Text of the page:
Department of Microbiology, Swedish University of Agricultural Sciences, Uppsala, Sweden.
    Schnürer, Johan
    Department of Microbiology, Swedish University of Agricultural Sciences, Uppsala, Sweden.
    Lantto, V.
    Microelectronics and Materials Physics Laboratories, University of Oulu, Linnanmaa, Oulu, Finland.
    Identifying natural and artificial odours through noise analysis with a sampling-and-hold electronic nose2001In: Sensors and actuators. B, Chemical, ISSN 0925-4005, E-ISSN 1873-3077, Vol. 77, no 1-2, p. 312-315Article in journal (Refereed)
    Abstract [en]

    A sampling-and-hold type electronic nose was used to investigate "frozen" sensor dynamics. The sensor was heated to the sensing temperature and exposed to a chemical environment for a short time. Then, while keeping the sensor in the chemical environment, the heating was switched off so that the sensor cooled down to room temperature. Chemicals species become trapped in the sensor film, and therefore, the current transport in the film is changed. The trapped chemicals are usually located at grain boundaries, and they influence the charge transport in the grains and between the grains. This gives random fluctuations to the local conductivity. Resistance noise was employed to extract chemical information from the sensor in the cold state.

  • 6.
    Trincavelli, Marco
    et al.
    Örebro University, School of Science and Technology.
    Coradeschi, Silvia
    Örebro University, School of Science and Technology.
    Loutfi, Amy
    Örebro University, School of Science and Technology.
    Odour classification system for continuous monitoring applications2009In: Sensors and actuators. B, Chemical, ISSN 0925-4005, E-ISSN 1873-3077, Vol. 58, no 2, p. 265-273Article in journal (Refereed)
    Abstract [en]

    In this paper, we investigate the classification performance of an electronic nose system, based on tin dioxide gas sensors. In contrast to previous studies, the electronic nose is mounted on a mobile platform and samples are analyzed using only transient information in the signals. The motivation behind this work is to explore the feasibility of using electronic nose devices for odour classification in a number of future application domains which require fast and possibly real-time odour identification. To perform transient based analysis of the signals, a comparative study of different methods for feature extraction was performed. Additionally, the application of a relevance vector machine classifier is explored to further analyze the classification performance based on quality of the obtained samples. The results presented in this study can be used for the development of electronic nose devices particularly suitable for environmental monitoring applications.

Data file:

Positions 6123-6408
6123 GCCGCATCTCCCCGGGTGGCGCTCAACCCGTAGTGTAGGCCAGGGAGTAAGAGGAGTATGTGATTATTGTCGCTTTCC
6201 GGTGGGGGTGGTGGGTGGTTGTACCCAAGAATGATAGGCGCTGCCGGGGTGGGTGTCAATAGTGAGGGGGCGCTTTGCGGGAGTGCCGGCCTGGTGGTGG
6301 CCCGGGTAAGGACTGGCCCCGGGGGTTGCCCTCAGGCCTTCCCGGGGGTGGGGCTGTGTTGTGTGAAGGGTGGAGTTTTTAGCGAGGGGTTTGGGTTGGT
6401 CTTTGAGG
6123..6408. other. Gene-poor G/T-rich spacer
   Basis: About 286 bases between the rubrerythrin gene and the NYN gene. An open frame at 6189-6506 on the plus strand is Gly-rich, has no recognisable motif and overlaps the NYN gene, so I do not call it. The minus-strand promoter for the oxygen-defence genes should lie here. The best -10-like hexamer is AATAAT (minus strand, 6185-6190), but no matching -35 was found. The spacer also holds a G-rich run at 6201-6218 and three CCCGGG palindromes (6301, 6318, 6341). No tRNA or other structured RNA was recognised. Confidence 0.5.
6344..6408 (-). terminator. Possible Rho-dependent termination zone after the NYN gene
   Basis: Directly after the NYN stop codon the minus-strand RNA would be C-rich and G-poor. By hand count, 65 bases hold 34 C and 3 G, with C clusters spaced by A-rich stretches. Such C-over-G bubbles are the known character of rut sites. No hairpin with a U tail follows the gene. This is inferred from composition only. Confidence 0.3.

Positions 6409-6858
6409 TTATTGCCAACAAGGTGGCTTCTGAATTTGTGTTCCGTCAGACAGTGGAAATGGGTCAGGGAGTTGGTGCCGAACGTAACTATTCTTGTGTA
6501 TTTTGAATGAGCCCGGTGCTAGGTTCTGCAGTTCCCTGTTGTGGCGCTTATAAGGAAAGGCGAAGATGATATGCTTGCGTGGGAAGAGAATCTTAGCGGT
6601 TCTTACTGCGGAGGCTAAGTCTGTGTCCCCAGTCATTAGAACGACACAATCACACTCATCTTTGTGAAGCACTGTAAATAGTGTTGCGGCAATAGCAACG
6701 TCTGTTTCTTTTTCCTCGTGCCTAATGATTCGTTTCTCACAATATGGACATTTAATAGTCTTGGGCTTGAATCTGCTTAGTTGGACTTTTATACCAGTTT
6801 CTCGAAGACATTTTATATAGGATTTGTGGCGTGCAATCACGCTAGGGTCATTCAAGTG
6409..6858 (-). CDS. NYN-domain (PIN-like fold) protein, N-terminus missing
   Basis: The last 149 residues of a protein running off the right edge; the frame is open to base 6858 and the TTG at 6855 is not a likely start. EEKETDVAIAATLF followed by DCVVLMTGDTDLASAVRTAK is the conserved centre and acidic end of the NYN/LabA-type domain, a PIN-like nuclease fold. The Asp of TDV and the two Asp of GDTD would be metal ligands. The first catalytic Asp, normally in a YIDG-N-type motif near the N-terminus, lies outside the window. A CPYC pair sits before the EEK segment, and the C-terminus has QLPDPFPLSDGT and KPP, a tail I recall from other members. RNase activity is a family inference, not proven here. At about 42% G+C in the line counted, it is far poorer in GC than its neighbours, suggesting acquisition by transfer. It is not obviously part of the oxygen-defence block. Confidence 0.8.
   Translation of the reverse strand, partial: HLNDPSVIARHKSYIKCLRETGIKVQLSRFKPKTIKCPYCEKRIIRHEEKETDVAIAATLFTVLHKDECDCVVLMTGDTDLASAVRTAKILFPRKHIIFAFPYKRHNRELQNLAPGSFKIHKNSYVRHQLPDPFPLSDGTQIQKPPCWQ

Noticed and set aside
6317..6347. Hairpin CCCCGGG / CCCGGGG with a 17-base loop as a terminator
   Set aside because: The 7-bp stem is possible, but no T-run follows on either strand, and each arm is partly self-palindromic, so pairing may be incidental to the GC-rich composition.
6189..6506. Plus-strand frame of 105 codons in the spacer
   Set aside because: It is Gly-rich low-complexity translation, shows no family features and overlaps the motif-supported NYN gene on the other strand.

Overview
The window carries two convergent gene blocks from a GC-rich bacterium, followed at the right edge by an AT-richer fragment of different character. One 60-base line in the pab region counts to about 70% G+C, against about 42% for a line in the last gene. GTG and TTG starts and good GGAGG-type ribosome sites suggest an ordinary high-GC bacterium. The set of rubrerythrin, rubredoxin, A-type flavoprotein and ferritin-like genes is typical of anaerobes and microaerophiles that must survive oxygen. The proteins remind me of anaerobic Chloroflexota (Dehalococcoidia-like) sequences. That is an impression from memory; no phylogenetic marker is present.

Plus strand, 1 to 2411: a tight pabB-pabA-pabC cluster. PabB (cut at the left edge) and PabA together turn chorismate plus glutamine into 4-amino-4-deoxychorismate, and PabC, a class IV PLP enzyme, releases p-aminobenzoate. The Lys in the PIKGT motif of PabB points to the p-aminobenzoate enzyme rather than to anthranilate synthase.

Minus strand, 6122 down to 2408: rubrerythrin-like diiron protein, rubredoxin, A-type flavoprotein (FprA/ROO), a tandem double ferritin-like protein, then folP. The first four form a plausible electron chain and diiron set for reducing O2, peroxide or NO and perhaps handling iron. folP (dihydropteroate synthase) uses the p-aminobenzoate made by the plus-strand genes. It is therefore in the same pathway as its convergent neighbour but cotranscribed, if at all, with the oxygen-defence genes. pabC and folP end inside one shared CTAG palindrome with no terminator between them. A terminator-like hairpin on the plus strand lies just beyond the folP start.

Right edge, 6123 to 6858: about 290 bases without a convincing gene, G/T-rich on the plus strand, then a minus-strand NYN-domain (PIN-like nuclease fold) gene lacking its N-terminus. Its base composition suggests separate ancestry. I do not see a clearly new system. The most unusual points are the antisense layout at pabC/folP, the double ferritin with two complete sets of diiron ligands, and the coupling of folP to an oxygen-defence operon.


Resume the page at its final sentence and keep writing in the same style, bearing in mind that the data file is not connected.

• 7.
    Vergara, Alexander
    et al.
    University of California, San Diego, USA.
    Fonollosa, Jordi
    University of California, San Diego, USA.
    Mahiques, Jonas
    University of California, San Diego, USA.
    Trincavelli, Marco
    Örebro University, School of Science and Technology.
    Rulkov, Nikolai
    University of California, San Diego, USA.
    Huerta, Ramon
    University of California, San Diego, USA.
    On the performance of gas sensor arrays in open sampling systems using inhibitory support vector machines2013In: Sensors and actuators. B, Chemical, ISSN 0925-4005, E-ISSN 1873-3077, Vol. 185, no August 2013, p. 462-477Article in journal (Refereed)
    Abstract [en]

    Chemo-resistive transduction presents practical advantages for capturing the spatio-temporal and structural organization of chemical compounds dispersed in different human habitats. In an open sampling system, however, where the chemo-sensory elements are directly exposed to the environment being monitored, the identification and monitoring of chemical substances present a more difficult challenge due to the dispersion mechanisms of gaseous chemical analytes, namely diffusion, turbulence, and advection. The success of such actively changeable practice is influenced by the adequate implementation of algorithmically driven formalisms combined with the appropriate design of experimental protocols. On the basis of this functional joint-formulation, in this study we examine an innovative methodology based on the inhibitory processing mechanisms encountered in the structural assembly of the insect's brain, namely Inhibitory Support Vector Machine (ISVM) applied to training a sensor array platform and evaluate its capabilities relevant to odor detection and identification under complex environmental conditions. We generated - and made publicly available - an extensive and unique dataset with a chemical detection platform consisting of 72 conductometric metal-oxide based chemical sensors in a custom-designed wind tunnel test-bed facility to test our methodology. Our findings suggest that the aforementioned methodology can be a valuable tool to guide the decision of choosing the training conditions for a cost-efficient system calibration as well as an important step toward the understanding of the degradation level of the sensory system when the environmental conditions change.

1 - 7 of 7